It's All Up In The Air
Story By Bob Corbell
The storyline of Del Rio’s awkward an insatiable past of airline service has raised its head again, but maybe this time the reality will unmask the unfounded perception. This has been a hot bed of conversation over the last 30 days on KWMC. The further discussions at City Hall can only conclude one thing for certain: it will be a well spirited month of May without any need of a rented margarita machine in the hallway left over from Cinco de Mayo.
A lot has happened since 1949 when a certified airline carrier by the Civil Aeronautics Board serviced Del Rio. Air Mail Route 82, was granted to Trans Texas Airlines which flew mail, passenger, and cargo along a line stretching from Houston to El Paso with stops in between that included Uvalde, Eagle Pass, Ft Stockton, and Van Horn. By 1978, when the airline industry was deregulated, service to Del Rio became more complicated. This was mainly due to regional carriers having to create alliances with an assortment of major carriers. The majors battled rapid expansion, fare wars, and quite frankly, chaos that continued well into the 1990s. Del Rio suffered from these consequences.
There are two misconceptions that have lead to the “no mas” attitude towards any future consideration for air service in Del Rio. Most recent is the contract with Texas Sky. It was costly and did not provide through ticketing outside of DFW airport. Also there were some frequent service interruptions and the mid afternoon departures which lead to a full day of travel. The other misconception is that future airline service will be a burden to the taxpayers.
The reality that strikes the first perception is the service which Colgan Air provided between 2004 and 2012. The operating load factors were respectable during this time. The carrier suffered some insurmountable circumstances following 2009. This put the service in question. Finally the merger between Continental and United Airlines lead to the exiting of Del Rio. Not one circumstance was due to the loss of profit or load factors.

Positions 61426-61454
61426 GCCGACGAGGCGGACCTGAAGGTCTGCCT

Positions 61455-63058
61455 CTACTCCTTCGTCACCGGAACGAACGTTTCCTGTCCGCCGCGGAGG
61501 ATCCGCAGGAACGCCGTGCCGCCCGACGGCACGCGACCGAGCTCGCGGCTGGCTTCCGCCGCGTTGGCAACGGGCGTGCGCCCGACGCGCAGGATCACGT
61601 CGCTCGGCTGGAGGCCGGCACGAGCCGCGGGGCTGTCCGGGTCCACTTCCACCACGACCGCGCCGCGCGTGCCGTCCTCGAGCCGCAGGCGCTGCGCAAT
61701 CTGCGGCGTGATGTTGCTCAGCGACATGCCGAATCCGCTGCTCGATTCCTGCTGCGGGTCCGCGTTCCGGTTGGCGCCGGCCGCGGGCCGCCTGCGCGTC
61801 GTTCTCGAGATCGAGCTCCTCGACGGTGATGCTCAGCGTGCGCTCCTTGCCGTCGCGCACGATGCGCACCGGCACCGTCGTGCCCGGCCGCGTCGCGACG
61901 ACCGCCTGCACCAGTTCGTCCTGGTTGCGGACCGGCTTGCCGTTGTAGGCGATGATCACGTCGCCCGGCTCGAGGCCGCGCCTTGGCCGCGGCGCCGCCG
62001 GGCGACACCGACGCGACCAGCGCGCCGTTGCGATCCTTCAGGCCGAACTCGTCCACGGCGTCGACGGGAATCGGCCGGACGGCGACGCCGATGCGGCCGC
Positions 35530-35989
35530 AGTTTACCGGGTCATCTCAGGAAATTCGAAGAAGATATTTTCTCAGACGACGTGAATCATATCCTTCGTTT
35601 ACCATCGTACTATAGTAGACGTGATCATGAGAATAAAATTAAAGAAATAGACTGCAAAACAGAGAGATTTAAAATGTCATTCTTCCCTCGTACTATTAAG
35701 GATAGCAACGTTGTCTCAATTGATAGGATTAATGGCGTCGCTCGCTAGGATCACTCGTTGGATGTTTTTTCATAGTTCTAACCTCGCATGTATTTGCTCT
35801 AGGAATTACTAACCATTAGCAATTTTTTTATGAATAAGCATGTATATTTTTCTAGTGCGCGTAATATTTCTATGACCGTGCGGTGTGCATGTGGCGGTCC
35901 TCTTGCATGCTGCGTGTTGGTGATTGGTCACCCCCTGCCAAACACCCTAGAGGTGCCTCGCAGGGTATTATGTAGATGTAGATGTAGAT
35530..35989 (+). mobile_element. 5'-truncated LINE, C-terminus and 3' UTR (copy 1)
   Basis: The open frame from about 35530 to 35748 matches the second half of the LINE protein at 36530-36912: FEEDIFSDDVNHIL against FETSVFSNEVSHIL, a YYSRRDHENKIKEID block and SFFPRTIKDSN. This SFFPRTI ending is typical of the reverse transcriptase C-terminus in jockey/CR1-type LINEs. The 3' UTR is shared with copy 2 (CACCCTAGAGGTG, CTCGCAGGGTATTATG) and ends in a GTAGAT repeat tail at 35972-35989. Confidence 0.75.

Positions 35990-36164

The second reality that addresses the perception as “a burden to the taxpayer” was presented before the Del Rio City Council on April 10th, 2018. After months of strategic planning mastered by City Manager Henry Arredondo and staff, the council had to decide whether to begin an agreement between the city and American Airlines to establish service as early as November. While the exact terms are still within negotiation, American would offer two flights daily between Del Rio and Dallas/Ft. Worth for two years. The presentation was almost flawless, factual, and fiscally feasible for the gold standard of the air travel industry to sprout roots in Del Rio. As Mayor Robert Garza pointed out, the funding of the bottom line dollar amount to be committed by the city is “new money”. That new money is an increase in toll fare of the International Bridge by 25 cents and a commercial rate of 50 cents per axle. This hard assessment of current funds and projections through the year of 2020 more than met the expectations. Basically American Airlines wants a 2.9 million dollar commitment over two years and a 75 percent load factor on its flights. Garza also stressed to council that American would not consider entering into the agreement unless they saw a profit. He’s right. American Airlines losses close to 400 potential Del Rio customers per week, who now travel to San Antonio and Austin while boarding a Southwest, United, or Delta aircraft. The sales tax receipts from these customers prove that fact.
Finally, the economic support from fact and general comments made from the city’s top government and business leaders are laudable to say the least. If this city wants sustainable growth for the future and a commitment from its top three job sectors; an airline service is necessary. This deal presented to the Del Rio City Council gets absolutely no better than today. Meanwhile, it’s all up in the air. Until final approval.